Wichita is an important testing ground for Disney.
The theatrical powerhouse formed a relationship with Music Theatre Wichita in 2004, and since then Wichita has been among few theaters nationwide to get early cracks at new Disney productions.
That relationship will be showcased again, as Music Theatre Wichita will mount a production of Disney's all-new “Freaky Friday” musical.
The musical – the songs for which were written by the Pulitzer Prize-winning team behind “Next to Normal” – is having a bit of a moment right now.
Shortly after “Freaky Friday” wraps production in Wichita, a made-for-TV adaptation of the musical will premiere on the Disney Channel on Aug. 10. After that, the musical will be made widely available to theaters across the country.
But before that, Wichita will play an important part in the musical’s development, regardless of whether it makes it to Broadway.
“It is fun to feel like a theater in the middle of the country can be part of the great body of work that goes into the canon of music theater,” said Wayne Bryan, producing artistic director for Music Theatre Wichita.
The musical is based off the 1972 book by Mary Rodgers and the subsequent Disney films.
In it, a mother and her teenage daughter magically switch bodies with each other and, in the process, grow to respect and understand each other.
The musical adaptation was written by Bridget Carpenter, who has produced successful TV shows including “Friday Night Lights,” “Parenthood,” and the Hulu series “11.22.63.” It premiered in 2016.
In Wichita, MTW longtimer Kim Huber – who played Belle in “Disney’s Beauty and the Beast” on Broadway – will play the mother, Katherine.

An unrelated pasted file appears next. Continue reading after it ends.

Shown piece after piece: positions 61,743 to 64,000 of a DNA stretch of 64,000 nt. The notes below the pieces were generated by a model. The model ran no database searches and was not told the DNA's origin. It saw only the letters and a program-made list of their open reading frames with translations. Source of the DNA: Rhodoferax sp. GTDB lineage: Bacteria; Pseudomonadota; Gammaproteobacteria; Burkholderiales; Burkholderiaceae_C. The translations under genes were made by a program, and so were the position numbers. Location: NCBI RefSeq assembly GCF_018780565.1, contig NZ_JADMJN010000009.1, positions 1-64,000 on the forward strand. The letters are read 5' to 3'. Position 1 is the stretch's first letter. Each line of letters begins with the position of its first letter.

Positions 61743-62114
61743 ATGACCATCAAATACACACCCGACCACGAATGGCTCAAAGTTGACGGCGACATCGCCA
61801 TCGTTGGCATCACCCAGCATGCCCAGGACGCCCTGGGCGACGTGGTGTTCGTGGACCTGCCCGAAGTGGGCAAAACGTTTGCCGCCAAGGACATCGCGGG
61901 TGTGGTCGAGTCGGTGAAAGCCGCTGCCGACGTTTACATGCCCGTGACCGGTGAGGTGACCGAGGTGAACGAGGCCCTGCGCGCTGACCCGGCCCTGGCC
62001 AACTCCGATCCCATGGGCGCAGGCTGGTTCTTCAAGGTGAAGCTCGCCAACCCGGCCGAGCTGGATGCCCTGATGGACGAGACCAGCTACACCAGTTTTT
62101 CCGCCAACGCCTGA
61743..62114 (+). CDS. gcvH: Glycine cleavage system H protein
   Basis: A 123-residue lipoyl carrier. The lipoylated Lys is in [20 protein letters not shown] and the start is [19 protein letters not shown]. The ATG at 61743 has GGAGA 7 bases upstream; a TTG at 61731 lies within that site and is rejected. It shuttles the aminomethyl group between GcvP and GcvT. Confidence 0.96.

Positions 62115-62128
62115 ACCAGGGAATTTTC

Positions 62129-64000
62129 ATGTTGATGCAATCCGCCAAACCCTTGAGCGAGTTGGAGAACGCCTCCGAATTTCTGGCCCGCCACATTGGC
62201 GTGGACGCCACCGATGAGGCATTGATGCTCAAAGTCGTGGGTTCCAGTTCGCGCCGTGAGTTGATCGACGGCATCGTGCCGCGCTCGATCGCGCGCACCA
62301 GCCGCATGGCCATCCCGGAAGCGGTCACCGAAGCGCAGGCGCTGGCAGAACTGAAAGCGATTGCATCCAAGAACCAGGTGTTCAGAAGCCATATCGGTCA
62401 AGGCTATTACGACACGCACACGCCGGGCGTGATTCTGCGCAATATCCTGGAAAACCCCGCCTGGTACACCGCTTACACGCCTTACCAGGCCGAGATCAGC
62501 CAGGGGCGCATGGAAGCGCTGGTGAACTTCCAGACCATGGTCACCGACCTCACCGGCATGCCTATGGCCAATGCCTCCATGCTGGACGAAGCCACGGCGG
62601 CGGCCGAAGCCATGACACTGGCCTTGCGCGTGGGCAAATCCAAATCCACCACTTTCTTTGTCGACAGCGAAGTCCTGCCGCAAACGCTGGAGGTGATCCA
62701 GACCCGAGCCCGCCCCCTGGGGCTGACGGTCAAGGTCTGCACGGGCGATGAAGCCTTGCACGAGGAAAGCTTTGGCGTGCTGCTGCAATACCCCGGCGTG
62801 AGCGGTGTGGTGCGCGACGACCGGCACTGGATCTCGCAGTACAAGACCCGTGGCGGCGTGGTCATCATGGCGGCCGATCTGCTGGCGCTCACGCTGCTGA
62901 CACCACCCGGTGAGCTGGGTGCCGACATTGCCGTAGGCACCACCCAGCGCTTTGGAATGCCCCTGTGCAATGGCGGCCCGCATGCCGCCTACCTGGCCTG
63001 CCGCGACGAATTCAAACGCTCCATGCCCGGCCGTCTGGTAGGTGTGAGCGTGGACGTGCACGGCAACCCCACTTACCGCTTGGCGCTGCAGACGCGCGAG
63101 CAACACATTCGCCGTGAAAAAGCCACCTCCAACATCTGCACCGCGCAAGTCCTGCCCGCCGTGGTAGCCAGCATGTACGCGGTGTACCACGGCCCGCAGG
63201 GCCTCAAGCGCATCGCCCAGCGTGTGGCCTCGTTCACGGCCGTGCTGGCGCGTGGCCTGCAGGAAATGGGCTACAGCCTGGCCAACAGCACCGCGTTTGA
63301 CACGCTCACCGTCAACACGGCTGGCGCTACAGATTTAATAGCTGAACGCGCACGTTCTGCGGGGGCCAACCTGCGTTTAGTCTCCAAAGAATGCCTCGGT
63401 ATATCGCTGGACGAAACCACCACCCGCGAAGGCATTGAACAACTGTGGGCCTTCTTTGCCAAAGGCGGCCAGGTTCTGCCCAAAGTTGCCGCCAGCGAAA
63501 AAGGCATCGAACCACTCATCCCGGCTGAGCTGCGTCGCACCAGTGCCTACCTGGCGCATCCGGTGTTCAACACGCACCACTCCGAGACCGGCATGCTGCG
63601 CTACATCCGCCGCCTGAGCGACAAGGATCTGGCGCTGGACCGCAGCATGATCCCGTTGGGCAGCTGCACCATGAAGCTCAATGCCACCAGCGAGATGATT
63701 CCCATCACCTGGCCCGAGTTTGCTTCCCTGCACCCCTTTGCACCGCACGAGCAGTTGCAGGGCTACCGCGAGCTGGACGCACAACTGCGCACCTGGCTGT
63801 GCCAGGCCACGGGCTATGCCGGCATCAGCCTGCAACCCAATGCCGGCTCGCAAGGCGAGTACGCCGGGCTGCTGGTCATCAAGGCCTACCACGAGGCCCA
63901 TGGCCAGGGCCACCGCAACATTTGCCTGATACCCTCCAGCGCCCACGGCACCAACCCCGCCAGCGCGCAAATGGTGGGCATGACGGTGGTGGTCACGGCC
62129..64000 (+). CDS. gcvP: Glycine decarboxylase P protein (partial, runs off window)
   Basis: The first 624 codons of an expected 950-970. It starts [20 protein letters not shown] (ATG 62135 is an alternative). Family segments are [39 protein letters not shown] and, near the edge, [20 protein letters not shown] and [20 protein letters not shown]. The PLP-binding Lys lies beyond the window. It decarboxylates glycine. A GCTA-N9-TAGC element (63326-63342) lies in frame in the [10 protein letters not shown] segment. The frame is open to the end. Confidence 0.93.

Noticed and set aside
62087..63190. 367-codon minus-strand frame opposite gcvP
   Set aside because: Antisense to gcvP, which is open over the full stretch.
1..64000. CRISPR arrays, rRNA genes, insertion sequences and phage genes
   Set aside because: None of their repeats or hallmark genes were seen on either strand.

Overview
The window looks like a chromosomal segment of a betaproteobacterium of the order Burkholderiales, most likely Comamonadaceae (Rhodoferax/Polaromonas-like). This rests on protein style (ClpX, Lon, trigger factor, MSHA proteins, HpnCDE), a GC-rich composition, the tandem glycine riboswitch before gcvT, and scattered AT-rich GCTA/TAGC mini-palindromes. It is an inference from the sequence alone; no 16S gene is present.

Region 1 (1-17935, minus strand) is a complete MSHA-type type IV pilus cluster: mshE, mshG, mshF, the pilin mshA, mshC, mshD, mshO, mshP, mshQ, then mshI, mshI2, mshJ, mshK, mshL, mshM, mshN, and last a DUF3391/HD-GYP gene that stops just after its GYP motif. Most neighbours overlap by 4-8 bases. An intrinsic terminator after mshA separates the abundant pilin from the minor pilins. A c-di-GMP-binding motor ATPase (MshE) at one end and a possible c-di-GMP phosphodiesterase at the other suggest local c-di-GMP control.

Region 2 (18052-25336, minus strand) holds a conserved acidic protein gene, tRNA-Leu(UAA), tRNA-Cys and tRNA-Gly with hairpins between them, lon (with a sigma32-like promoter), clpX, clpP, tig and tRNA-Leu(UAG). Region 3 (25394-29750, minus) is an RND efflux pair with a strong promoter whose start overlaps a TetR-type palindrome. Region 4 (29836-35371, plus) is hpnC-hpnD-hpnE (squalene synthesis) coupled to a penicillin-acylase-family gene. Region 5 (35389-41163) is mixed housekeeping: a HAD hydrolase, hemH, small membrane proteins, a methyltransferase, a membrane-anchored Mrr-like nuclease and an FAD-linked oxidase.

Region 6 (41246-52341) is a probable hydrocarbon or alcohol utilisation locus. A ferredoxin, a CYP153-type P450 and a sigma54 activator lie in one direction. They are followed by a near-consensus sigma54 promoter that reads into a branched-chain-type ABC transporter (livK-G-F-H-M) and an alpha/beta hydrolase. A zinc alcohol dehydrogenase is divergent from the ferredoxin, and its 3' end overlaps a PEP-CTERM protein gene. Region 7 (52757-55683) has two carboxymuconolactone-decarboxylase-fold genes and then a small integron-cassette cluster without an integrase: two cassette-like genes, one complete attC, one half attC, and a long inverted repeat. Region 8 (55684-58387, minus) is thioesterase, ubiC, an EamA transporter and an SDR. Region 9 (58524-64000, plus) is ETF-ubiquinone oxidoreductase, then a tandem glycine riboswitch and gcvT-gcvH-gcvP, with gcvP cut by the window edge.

Her daughter, Ellie, is played by Chelsey Lynn Alfredo.
The two say it’s been a challenge to play these roles that are so opposite their actual life experience.
“We’re watching each other, trying to figure out the other’s mannerisms,” Huber said.
The show will be the first time MTW has experimented with “electronic backdrops,” said scenic designer J Branson.
An LED wall behind the scenery will change throughout the show to display different backdrops and animations, he said.
“This is everything I could do that wouldn’t look like a regular musical,” he said. “From the beginning, it was something that would not look like music theater if we could avoid it. Projections, modern lines in the set – everything I usually do I didn’t.”
At one point during the show, company members will be dancing in the audience, said choreographer Brian J. Marcum – who last year choreographed “Newsies” for MTW.
“For me it feels like somewhat of a dance concert,” he said. “With the open space and LED wall, that leaves a lot of space available. … When you have a big cast like this, you have to use them.”
Disney had been tweaking the musical up until earlier this summer, and Bryan said it’s “definitely a work in constant progress.”
It's not scheduled to go to Broadway anytime soon, "although they did not plan to take 'Newsies' (to Broadway), and it just took off," Bryan said.
“It’s fun for our audiences to see things that are not ‘Guys and Dolls,' shows they may have seen before, if they’re willing to go with us and try something they’re unsure of,” he said.
When: 7:30 p.m. Wednesday-Thursday, July 11-12; 8 p.m. Friday-Saturday, July 13-14; 2 p.m. Saturday-Sunday, July 14-15; and 7 p.m. Sunday, July 15
Where: Concert Hall, Century II, 225 W. Douglas
Tickets: $34-$69 for evening performances, $32-$66 for matinees, from the Century II box office, by phone at 316-265-3107 or online at www.mtwichita.org. Student-rush tickets available for half-price on a first-come first-serve basis at the box office two hours prior to every showtime.
More information: Show is rated PG. Running time is 2 hours and 15 minutes. Children must be at least 5 years old to attend an MTW production.